Henan shares borders with six other provinces. It is bordered to the west by Shaanxi, to the south by Hubei, and to the north by Shanxi (northwest) and Hebei (northeast). To the east lie Shandong (northeast) and Anhui (southeast), whose borders meet at a narrow strip of land which separates Henan from Jiangsu to the east.


Henan has a temperate climate that is humid subtropical (Köppen Cwa or Cfa) to the south of the Yellow River and bordering on humid continental (Köppen Dwa) to the north. It has a distinct seasonal climate characterised by hot, humid summers due to the East Asian monsoon, and generally cool to cold, windy, dry winters that reflect the influence of the vast Siberian anticyclone. Temperatures average around the freezing mark in January and 27 to 28 °C in July. A great majority of the annual rainfall occurs during the summer.

Administrative divisions[edit]

Henan is divided into seventeen prefecture-level divisions: all prefecture-level cities; along with one directly administered county-level city (a sub-prefecture-level city):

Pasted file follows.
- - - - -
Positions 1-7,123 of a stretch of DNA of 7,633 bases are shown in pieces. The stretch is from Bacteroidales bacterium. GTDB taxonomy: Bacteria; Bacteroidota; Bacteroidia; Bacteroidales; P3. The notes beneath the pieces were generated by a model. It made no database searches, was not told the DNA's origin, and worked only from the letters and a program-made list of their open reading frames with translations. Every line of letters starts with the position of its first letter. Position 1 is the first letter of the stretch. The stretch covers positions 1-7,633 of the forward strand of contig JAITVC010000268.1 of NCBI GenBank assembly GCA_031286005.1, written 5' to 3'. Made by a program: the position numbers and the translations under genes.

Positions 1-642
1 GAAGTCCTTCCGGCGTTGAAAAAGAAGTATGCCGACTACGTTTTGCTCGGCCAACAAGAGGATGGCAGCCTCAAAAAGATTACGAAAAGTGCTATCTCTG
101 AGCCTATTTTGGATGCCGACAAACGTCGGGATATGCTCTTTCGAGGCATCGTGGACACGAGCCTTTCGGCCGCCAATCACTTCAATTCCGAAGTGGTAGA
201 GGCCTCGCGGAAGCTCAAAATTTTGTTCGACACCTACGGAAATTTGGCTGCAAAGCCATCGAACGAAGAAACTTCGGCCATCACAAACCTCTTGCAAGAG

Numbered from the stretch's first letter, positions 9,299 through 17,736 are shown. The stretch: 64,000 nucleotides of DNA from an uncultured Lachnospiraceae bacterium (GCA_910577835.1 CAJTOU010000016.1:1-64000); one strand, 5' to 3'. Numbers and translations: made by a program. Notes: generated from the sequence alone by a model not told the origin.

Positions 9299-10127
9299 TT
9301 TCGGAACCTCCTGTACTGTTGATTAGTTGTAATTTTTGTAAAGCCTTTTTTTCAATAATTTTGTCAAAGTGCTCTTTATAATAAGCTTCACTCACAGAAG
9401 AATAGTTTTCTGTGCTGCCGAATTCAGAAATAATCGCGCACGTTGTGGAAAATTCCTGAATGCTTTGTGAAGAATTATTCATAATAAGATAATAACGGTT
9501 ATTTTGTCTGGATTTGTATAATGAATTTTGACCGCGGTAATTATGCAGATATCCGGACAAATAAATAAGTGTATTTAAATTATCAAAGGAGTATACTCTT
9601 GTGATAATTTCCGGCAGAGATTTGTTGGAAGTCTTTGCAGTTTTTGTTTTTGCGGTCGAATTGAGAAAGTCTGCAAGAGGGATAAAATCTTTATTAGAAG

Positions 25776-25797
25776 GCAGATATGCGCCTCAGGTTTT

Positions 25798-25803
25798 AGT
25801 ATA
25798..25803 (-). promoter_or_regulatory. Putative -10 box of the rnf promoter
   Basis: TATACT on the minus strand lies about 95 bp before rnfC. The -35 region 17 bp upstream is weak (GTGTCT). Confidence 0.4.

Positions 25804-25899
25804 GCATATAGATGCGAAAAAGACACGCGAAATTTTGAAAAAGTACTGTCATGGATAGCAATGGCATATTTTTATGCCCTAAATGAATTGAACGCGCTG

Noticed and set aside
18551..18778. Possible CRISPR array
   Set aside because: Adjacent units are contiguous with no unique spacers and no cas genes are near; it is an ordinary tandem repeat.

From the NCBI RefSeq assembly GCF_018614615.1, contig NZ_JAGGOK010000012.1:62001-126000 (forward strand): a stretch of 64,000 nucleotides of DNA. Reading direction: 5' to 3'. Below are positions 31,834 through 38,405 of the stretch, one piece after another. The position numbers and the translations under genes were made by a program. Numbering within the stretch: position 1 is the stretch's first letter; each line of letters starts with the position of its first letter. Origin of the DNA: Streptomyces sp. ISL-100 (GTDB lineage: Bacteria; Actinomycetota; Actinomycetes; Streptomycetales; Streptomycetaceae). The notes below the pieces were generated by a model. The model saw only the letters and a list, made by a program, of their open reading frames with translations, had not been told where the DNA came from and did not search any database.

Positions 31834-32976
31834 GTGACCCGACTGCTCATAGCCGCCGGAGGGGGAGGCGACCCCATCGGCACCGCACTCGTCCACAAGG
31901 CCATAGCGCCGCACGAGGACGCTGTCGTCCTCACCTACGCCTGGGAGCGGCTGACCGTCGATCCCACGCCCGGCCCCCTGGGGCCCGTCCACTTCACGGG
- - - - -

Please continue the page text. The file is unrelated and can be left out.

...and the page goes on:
Administrative divisions of Henan
Division code[48] Division Area in km2[49] Population 2020[50] Seat Divisions[51]
Districts* Counties CL cities
410000 Henan Province 167,000.00 99,366,019 Zhengzhou city 54 82 21
410100 Zhengzhou city 7,532.56 12,600,574 Zhongyuan District 6 1 5
410200 Kaifeng city 6,260.95 4,824,016 Gulou District 5 4
410300 Luoyang city 15,229.83 7,056,699 Luolong District 7 7
410400 Pingdingshan city 7,909.42 4,987,137 Xinhua District 4 4 2
410500 Anyang city 7,354.11 5,477,614 Beiguan District 4 4 1
410600 Hebi city 2,136.85 1,565,973 Qibin District 3 2
410700 Xinxiang city 8,249.45 6,251,929 Weibin District 4 5 3
410800 Jiaozuo city 4,000.89 3,521,078 Jiefang District 4 4 2
410900 Puyang city 4,187.90 3,772,088 Hualong District 1 5
411000 Xuchang city 4,978.36 4,379,998 Weidu District 2 2 2
411100 Luohe city 6,260.95 2,367,490 Yancheng District 3 2
411200 Sanmenxia city 9,936.65 2,034,872 Hubin District 2 2 2
411300 Nanyang city 26,508.69 9,713,112 Wolong District 2 10 1
411400 Shangqiu city 10,700.23 7,816,831 Liangyuan District 2 6 1
411500 Xinyang city 18,908.27 6,234,401 Shihe District 2 8
411600 Zhoukou city 11,959.40 9,026,015 Chuanhui District 2 7 1
411700 Zhumadian city 15,095.30 7,008,427 Yicheng District 1 9
419001 Jiyuan city** 1,893.76 727,765 Qinyuan Subdistrict 1
* – including Ethnic districts

** – Directly administered county-level divisions (Jiyuan was formerly part of Jiaozuo)